Atlanta is not a slow-paced southern city; it is a bustling metropolis. Each distinctive neighborhood united by an emphasis on arts and culture. The music, food, people, history, and public spaces earn it the moniker—Cultural Capital of the South. Aside from frequently hearing the term “y’all”, an abundance of sweet tea, and an absence of Pepsi, Atlanta seems geographically indefinable.
Atlanta has a rich, diverse history. A past marked by agrarian wealth, slavery, secession from the United States, reconstruction, commercial enterprise, civil rights activism, cultural creativity, social strife, and collective progress. Touring around the top Atlanta historic sites the city’s heritage unfolds.
Here are some of my favorite historical hotspots in Atlanta:
Martin Luther King, Jr. National Historic Site—Visitors see where Dr. King was born, lived, worked, worshiped, and is buried. The National Historic Site is comprised of several buildings, landmarks, and points of interest in the Sweet Auburn area of Atlanta. I recently wrote a blog detailing the vast site and the important history within: https://roaminghistorian.com/2021/01/31/trip-to-atlanta-mlk-national-park/
Oakland Cemetery—visiting a cemetery may seem like an odd vacation choice, but this one hosts a wealth of history in a peaceful, Victorian setting. With immaculate grounds, brick walkways, beautiful statues, lovely gardens, and a charming Romanesque bell tower that houses the Visitor’s Center, the cemetery is the city’s oldest landmark in continuous use. Opened in 1850, the graveyard has over 70,000 burials—some of them quite famous like golfer Bobby Jones and author Margaret Mitchell, some unknown like the 3000 Confederate soldiers marked by a lion statue. The cemetery is a rich historical and genealogical resource—its Jewish, African American, and Confederate sections shedding light on Atlanta’s social past.
World of Coca-Cola—it has been 130 years since Atlanta pharmacist, Dr. John Pemberton, combined the coca leaf and kola nut to create a sweet, tangy syrup that when combined with carbonated soda created the fizzy drink known as Coca-Cola. Pemberton sold the drink for five cents a glass and averaged about nine sales a day until advertising genius Asa Candler came along and made it a national phenomenon. Today, the world guzzles the sweet concoction. Visit this Atlanta tourist attraction, to learn about the company’s history, see Coca-Cola artifacts, learn about production, and taste Coca-Cola products from around the world.
Other Atlanta Historic Sites
Atlanta History Center—Travel back in time to tour historic homes such as an early 20th century mansion, an early Georgia plantation house, and a wood cabin. Visitors can roam through vast gardens and learn more about Atlanta’s history at the museum. Admission includes the off-site
Margaret Mitchell Home where the author wrote Gone With the Wind. Although dedicated more to the movie than the novel, it’s fun to see the apartment she called “the dump.”
Rhodes Memorial Hall—a 1904 Romanesque Revival castle on Peachtree St. It has limited hours (Saturdays 10-2), but a reasonable price to tour this ornate mansion.
Herndon Home—Beaux Arts mansion of former slave, Alonzo Herndon—Atlanta’s first African-American millionaire. The home, which has limited hours, was built by local black craftsmen.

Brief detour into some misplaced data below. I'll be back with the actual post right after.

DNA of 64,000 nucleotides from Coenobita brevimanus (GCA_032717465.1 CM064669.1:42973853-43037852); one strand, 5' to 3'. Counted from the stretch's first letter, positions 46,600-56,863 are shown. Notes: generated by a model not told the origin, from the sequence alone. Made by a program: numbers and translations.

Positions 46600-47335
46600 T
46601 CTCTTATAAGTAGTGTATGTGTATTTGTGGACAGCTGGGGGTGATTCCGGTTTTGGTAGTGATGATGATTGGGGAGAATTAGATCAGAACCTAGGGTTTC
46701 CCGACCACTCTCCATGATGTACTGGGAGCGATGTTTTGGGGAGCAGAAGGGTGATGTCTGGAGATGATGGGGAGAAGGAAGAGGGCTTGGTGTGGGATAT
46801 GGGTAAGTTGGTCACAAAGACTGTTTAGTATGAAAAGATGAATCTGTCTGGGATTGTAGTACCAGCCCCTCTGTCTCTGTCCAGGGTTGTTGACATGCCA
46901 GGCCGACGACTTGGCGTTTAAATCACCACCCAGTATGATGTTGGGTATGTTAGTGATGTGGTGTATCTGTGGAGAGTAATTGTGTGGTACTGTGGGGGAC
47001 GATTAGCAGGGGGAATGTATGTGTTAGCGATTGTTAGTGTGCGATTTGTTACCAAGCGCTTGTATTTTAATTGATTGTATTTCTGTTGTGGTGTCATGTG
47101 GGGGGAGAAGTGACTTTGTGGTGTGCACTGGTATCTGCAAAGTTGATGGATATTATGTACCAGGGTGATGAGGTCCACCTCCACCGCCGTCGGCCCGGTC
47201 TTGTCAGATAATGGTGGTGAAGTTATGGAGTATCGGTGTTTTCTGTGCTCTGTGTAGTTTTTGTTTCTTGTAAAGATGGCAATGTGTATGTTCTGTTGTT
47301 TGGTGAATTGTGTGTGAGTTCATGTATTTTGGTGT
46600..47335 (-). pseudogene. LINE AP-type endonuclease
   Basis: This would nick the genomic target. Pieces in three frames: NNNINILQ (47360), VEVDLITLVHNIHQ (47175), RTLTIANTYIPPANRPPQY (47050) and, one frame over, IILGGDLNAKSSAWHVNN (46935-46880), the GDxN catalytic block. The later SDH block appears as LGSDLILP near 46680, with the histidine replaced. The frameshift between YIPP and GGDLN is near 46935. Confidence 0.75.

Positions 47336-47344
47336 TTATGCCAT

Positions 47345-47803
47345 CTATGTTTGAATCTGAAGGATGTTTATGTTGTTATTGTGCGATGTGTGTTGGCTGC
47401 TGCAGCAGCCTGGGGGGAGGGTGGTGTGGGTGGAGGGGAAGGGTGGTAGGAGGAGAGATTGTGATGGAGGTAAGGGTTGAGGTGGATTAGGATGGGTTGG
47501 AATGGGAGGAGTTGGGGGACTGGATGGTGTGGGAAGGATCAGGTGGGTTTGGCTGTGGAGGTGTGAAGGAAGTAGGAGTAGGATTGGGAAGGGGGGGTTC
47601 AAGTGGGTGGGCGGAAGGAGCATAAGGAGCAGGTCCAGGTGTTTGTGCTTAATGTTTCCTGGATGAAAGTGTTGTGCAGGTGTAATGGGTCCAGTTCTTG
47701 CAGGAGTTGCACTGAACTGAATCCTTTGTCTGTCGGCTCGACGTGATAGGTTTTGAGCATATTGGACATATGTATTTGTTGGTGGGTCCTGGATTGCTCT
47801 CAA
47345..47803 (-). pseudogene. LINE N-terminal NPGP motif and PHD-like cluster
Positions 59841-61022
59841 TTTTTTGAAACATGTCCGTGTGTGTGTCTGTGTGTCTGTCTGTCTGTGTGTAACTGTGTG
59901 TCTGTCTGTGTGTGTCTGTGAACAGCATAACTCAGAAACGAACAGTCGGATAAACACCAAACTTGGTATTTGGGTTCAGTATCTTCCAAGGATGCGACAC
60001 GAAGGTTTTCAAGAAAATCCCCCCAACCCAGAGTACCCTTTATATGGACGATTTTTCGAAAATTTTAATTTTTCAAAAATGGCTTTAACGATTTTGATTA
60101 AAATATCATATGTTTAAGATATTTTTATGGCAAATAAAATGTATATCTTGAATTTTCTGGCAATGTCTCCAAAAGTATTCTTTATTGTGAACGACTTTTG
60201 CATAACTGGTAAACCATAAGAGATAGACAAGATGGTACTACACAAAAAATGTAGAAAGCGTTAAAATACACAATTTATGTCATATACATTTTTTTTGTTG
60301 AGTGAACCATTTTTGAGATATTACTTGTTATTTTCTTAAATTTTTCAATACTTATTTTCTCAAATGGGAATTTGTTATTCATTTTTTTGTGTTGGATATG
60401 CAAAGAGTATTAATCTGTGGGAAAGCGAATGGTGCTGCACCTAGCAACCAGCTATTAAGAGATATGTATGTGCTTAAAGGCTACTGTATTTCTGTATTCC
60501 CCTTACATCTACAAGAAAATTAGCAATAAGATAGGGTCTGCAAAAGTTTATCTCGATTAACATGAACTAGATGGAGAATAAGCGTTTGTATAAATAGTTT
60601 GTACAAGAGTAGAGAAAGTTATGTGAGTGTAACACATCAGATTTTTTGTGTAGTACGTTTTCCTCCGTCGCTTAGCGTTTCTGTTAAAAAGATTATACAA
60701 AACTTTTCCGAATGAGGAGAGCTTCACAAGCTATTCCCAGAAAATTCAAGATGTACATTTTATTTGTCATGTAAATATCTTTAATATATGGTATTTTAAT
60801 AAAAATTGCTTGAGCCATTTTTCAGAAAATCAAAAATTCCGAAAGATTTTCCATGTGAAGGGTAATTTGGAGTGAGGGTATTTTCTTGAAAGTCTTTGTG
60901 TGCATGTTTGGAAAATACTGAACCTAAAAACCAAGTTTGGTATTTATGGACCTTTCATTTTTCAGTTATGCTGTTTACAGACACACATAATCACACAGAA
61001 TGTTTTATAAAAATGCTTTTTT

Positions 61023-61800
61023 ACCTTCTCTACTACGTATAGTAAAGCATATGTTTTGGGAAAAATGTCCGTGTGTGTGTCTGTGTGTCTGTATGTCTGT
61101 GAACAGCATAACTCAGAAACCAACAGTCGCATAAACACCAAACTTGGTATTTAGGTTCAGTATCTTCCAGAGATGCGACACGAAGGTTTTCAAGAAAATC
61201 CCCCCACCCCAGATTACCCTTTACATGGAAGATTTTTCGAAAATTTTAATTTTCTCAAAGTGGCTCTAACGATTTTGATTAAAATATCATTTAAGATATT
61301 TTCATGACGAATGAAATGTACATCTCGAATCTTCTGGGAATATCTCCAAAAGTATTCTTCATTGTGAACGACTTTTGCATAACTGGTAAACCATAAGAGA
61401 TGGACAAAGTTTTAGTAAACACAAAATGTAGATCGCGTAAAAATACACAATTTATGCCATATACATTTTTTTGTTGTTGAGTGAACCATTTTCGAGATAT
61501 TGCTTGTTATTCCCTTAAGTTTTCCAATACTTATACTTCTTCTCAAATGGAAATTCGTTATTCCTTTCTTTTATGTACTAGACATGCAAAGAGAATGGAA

Grant Park—This vast park includes a historic district with Victorian mansions. Visitors will find Civil War history through a museum and Fort Walker. Also, one can visit pandas and other animals at Zoo Atlanta.
Piedmont Park—Olmstead Brothers (sons of the famed Central Park designer) created the park’s plan, which is located in midtown surrounded by arts facilities (Atlanta boasts over 50 visual arts facilities and more than 30 playhouses/theaters).
Center for Civil and Human Rights—a museum highlighting the American civil rights movement, as well as global human rights movements.
Kennesaw Mountain National Battlefield Park—a Civil War battleground of the Atlanta Campaign where General Sherman took Atlanta.
Surely all this sightseeing is sure to make you hungry, here are some Roaming Historian approved restaurants
Mary Mac’s Tea Room—I ate the best fried chicken I’ve ever had at this historic restaurant. Juicy, with perfectly crispy skin, it was really finger-licking good. I also enjoyed fried green tomatoes (with panko crumbs for extra crunchiness) and collard greens. Superb service rounded out our dining experience.
Flying Biscuit Café—One look at their biscuits online and I knew we had to visit this midtown eatery. We went at 10:30 a.m., which was perfect because there was a line when we left. I know why! The biscuit with cran-apple butter was both light and filling. It was flaky, but didn’t fall apart. I dream of it sometimes. The grits were creamy and aptly named dreamy. My buckwheat pancake with peach compote was nutty, sweet, and pretty much perfect. Our server was gracious—packaging our unsweetened iced tea (regionally hard to find) for us to take and writing down a list of his favorite art galleries for us to visit.
Meehan’s Public House—This downtown Irish pub gave a different take on comfort food. We ate there twice, since I enjoyed my bangers and mash so much that I had to stop back and try the meatloaf. I was not disappointed!
If you find yourself looking to explore American history on your next vacation, I strongly suggest visiting Atlanta, Georgia. It is a capital city filled with culture.
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